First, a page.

HOCUS POCUS MOVIE: WHY IT IS BECOMING SO POPULAR

Hocus Pocus Movie 2 is now available on Disney+

For certain millennials of a certain age (myself, perhaps, included), there’s something fittingly ritualistic about the consumption of 1993 witchcraft comedy Hocus Pocus, a film set, and set to be watched, on Halloween. It’s as tied to the day as bobbing for apples and being scared of teenagers. There is little thought given to what it really is; instead adoration is centered on how aesthetically it once looked and still oversees older generations while also praising itself. When nostalgia overwhelms objectivity, adding anything new can invite criticism because a belief in past glory dominates the encounter. The new becomes tainted by this prior admiration.

HOCUS POCUS MOVIE REVIEW: So like many fan favorite follow ups, Hocus Pocus 2 is stuck between audiences and tones trying to accomplish this task while achieving so little. It’s structurally more akin to a remake; it aspires to cater to older die hard but being accessible for newcomers. This might be an impossible task (recent re-hires of Crap n Dale and Scary managed to do this well enough) but it’s one that it struggles with throughout – the broomstick barely hovering off the ground. At times it feels more like an extended skit on SNL rather than a real movie. It lacks the soul, propulsion and necessity that needs.
HOCUS POCUS MOVIE

HOCUS POCUS MOVIE REVIEW:

So like many fan favorite follow ups, Hocus Pocus 2 is stuck between audiences and tones trying to accomplish this task while achieving so little. It’s structurally more akin to a remake; it aspires to cater to older die hard but being accessible for newcomers. This might be an impossible task (recent re-hires of Crap n Dale and Scary managed to do this well enough) but it’s one that it struggles with throughout – the broomstick barely hovering off the ground. At times it feels more like an extended skit on SNL rather than a real movie. It lacks the soul, propulsion and necessity that needs.

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As Sam Richardson’s local historian/gift shop owner awkwardly reminds us, it was 29 years ago since the Sanderson sisters (Bette Midler, Sarah Jessica Parker, and Kathy Najimy) last came to Salem (why they didn’t wait for it to be a clean 30 is a mystery), and since then their legend has become commercialized and rewired, for some. This awkward cold open takes us back to when the three sisters were children and expelled by the locals because they were considered too unconventional, bucking the male-dominated culture of their time with marriage refusing and finding solace in the woods and a witch (a spirited Hannah Waddingham) who taught them how to be independent. So while the first film began with the three witches sucking the life out of a small child, this one sets them up as radical girl bosses. In this strange edit change, however, somehow in no way does it make them seem like retrograde women by not having one child murdered that year–instead paying lip service to advanced social movements or something.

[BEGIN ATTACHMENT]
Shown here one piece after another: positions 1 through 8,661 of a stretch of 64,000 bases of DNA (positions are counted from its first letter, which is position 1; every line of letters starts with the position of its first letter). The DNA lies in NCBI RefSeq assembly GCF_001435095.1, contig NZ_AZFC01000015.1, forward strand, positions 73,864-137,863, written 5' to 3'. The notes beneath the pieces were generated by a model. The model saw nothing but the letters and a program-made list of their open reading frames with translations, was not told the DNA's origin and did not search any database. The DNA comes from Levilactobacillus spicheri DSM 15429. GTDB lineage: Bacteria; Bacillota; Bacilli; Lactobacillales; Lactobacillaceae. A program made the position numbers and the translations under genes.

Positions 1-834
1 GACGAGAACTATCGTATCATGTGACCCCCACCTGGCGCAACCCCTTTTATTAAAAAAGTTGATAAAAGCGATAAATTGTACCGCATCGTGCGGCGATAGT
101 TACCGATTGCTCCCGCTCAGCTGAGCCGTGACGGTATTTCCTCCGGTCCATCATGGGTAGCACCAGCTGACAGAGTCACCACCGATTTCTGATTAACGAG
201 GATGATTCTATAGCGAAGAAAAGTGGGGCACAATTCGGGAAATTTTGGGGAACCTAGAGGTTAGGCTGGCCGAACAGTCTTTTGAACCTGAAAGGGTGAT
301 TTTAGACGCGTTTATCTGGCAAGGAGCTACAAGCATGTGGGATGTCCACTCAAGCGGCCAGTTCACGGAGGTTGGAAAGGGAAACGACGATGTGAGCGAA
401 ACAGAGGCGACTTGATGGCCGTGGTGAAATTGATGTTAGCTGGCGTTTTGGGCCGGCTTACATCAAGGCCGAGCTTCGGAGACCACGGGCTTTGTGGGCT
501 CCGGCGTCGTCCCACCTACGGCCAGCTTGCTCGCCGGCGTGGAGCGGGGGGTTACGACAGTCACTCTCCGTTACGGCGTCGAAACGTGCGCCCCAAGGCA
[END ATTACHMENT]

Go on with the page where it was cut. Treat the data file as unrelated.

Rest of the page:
The Sanderson sisters were never as harsh as Roald Dahl’s witches, but they were still clear-cut villains. They absorbed the life force of children and someone in 27 Dresses director Anne Fletcher’s release wanted them to be sanded down to dust. However, there is a lot more politics in Salem including how witchcraft could allow women to make a difference. Hocus Pocus 2: Witchy Party may not be the best place to explore these deeper themes. The contemporary touch done with a heavy hand was discordant in the finale where the film turned into something that feels like Mean Girls on Broadway more than anything else, with Regina George becoming a feminist badass after her transformation. Even the jock bully becomes dumb dope because he’s just an average jock who didn’t understand what was going on when mean girls started being nice to him. Is it bad to want baddies still be … bad?

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Again, Thora Birch leads this sequel as the strongest Witch of them all. She has age-appropriate friends played by Whitney Peak and Belissa Escobedo, who serve as stooges for her escape plan. The new world created for this movie feels less significant or engaging than previous sets, as though it’s never quite sure what rules it’s supposed to follow, which only makes the characters feel more like they live in a real time TV commercial. The dialogue becomes exposition and there are indulgent songs that seem to be retooled into show tunes with Broadway ambitions. The makers also seem confused about where we are with constant shifts in viewership, so viewers will often find themselves watching clips from the original at seemingly random times–as if trying to find clues about how their own lives may be linked to the main plotline.

Once the three returns, they are as fierce as ever in their commitment despite dialogue from Jen D’Angelo that is redundant to make the movie more likable. The shift from psychotic menace to boring negligence means less of a culture clash and the comedy is not as intense because the time gap between films is smaller.

Halloween isn’t really celebrated in past years, but it’s likely that many families will be watching Hocus Pocus 2 together this year. Next Halloween, I doubt they’ll be watching it again.

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